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HALL & LONG V. RAILROAD COMPANIES, 80 U. S. 367 (1871)
U.S. Supreme Court
Hall & Long v. Railroad Companies, 80 U.S. 13 Wall. 367 367 (1871)
Hall & Long v. Railroad Companies
80 U.S. (13 Wall.) 367
ERROR TO THE CIRCUIT COURT FOR
THE MIDDLE DISTRICT OF TENNESSEE
An insurer of goods, consumed and totally destroyed by accidental fire in course of transportation by a common carrier, is entitled, after he has paid the loss, to recover what he has paid by suit in the name of the assured against the carrier. It is not necessary in order to sustain such a suit to show any positive wrongful act by the carrier.
Hall & Long allowed this suit in their names, for the use of certain insurance companies, against the Nashville and Chattanooga Railroad Company, to recover the value of cotton shipped by them on the road of the defendant as a common carrier, which was accidentally consumed by fire, while being transported, and "became and was a total loss." The cotton had been insured by Hall & Long against loss by fire, in the companies for whose use the suit was brought, and these companies had paid the amount insured by them respectively. On demurrer, the question was whether the underwriter who insures personal property against loss by fire, and pays the insurance upon a total loss by accidental burning, while in transition, can bring an action in the name of the owner for his use against the common carrier based upon the common law liability of such common carrier. The court below adjudged that he could not, and the plaintiffs brought the case here on error.
MR. JUSTICE STRONG delivered the opinion of the Court.
It is too well settled by the authorities to admit of question that as between a common carrier of goods and an underwriter upon them, the liability to the owner for their loss or destruction is primarily upon the carrier, while the liability of the insurer is only secondary. The contract of the carrier may not be first in order of time, but it is first and principal in ultimate liability. In respect to the ownership of the goods and the risk incident thereto, the owner and the insurer are considered but one person, having together the beneficial right to the indemnity due from the carrier for a breach of his contract or for nonperformance of his legal duty. Standing thus, as the insurer does, practically in the position of a surety stipulating that the goods shall not be lost or injured in consequence of the peril insured against, whenever he has indemnified the owner for the loss, he is entitled to all the means of indemnity which the satisfied owner held against the party primarily liable. His right rests upon familiar principles of equity. It is the doctrine of subrogation, dependent not at all upon privity of contract, but worked out through the right of the creditor or owner. Hence it has often been ruled that an insurer who has paid a loss may use the name of the assured in an action to obtain redress from the carrier whose failure of duty caused the loss. It is conceded that this doctrine prevails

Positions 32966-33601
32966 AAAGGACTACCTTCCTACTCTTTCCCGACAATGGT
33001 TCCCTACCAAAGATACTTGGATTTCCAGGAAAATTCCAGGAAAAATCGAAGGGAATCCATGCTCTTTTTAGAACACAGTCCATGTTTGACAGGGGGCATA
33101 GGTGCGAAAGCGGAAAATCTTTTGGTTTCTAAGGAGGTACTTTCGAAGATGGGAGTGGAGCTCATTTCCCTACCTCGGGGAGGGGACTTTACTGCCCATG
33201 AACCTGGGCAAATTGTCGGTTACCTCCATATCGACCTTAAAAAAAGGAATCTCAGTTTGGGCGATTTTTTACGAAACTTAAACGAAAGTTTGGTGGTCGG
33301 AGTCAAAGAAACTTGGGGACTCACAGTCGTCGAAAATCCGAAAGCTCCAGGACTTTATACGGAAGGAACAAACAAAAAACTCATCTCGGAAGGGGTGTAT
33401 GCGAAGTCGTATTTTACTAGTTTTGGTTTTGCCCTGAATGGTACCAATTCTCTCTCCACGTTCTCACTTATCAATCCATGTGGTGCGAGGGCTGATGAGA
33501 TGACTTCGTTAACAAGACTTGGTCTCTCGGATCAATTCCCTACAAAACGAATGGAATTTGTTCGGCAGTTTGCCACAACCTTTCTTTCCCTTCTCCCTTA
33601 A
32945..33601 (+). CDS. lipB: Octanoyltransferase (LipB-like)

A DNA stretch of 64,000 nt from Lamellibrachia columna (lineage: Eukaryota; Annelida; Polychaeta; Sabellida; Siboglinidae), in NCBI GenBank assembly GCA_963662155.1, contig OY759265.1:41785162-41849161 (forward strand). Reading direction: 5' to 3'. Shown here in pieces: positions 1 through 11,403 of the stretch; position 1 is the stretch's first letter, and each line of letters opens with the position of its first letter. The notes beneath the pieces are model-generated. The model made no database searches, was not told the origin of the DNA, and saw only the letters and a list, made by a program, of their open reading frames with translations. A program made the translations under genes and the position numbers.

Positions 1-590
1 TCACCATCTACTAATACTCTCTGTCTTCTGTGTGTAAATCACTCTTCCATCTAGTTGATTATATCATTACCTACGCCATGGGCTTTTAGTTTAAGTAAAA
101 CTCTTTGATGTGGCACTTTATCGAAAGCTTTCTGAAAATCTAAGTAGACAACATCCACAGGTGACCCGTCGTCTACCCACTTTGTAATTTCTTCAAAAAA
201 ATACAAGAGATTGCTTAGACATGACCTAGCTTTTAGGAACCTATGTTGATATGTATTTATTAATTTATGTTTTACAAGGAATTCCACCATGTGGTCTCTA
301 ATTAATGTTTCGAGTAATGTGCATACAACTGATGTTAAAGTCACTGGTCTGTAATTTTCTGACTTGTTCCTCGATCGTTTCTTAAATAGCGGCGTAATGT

in cases of marine insurance, but it is denied that it is applicable to cases of fire insurance upon land, and the reason for the supposed difference is said to be that the insurer in a marine policy becomes the owner of the lost or injured property by abandonment of the assured, while in land policies there can be no abandonment. But it is a mistake to assert that the right of insurers in marine policies to proceed against a carrier of the goods after they have paid a total loss grows wholly or even principally out of any abandonment. There can be no abandonment where there has been total destruction. There is nothing upon which it can operate, and an insured party may recover for a total loss without it. It is laid down in Phillips on Insurance, sec. 1723, that
"a mere payment of a loss, whether partial or total, gives the insurers an equitable title to what may afterwards be recovered from other parties on account of the loss,"